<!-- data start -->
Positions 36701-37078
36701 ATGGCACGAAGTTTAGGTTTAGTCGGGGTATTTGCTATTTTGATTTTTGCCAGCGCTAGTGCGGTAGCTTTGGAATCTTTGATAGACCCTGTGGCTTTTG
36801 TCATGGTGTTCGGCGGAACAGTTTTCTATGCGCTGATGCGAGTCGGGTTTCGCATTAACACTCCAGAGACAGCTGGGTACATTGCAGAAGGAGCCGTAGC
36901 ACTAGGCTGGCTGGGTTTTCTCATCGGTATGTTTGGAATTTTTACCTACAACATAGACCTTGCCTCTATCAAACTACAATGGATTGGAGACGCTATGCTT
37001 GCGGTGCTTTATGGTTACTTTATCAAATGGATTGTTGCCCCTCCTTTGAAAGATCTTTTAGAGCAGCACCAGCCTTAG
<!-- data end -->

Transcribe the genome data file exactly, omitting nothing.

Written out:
Positions 36701-37078
36701 ATGGCACGAAGTTTAGGTTTAGTCGGGGTATTTGCTATTTTGATTTTTGCCAGCGCTAGTGCGGTAGCTTTGGAATCTTTGATAGACCCTGTGGCTTTTG
36801 TCATGGTGTTCGGCGGAACAGTTTTCTATGCGCTGATGCGAGTCGGGTTTCGCATTAACACTCCAGAGACAGCTGGGTACATTGCAGAAGGAGCCGTAGC
36901 ACTAGGCTGGCTGGGTTTTCTCATCGGTATGTTTGGAATTTTTACCTACAACATAGACCTTGCCTCTATCAAACTACAATGGATTGGAGACGCTATGCTT
37001 GCGGTGCTTTATGGTTACTTTATCAAATGGATTGTTGCCCCTCCTTTGAAAGATCTTTTAGAGCAGCACCAGCCTTAG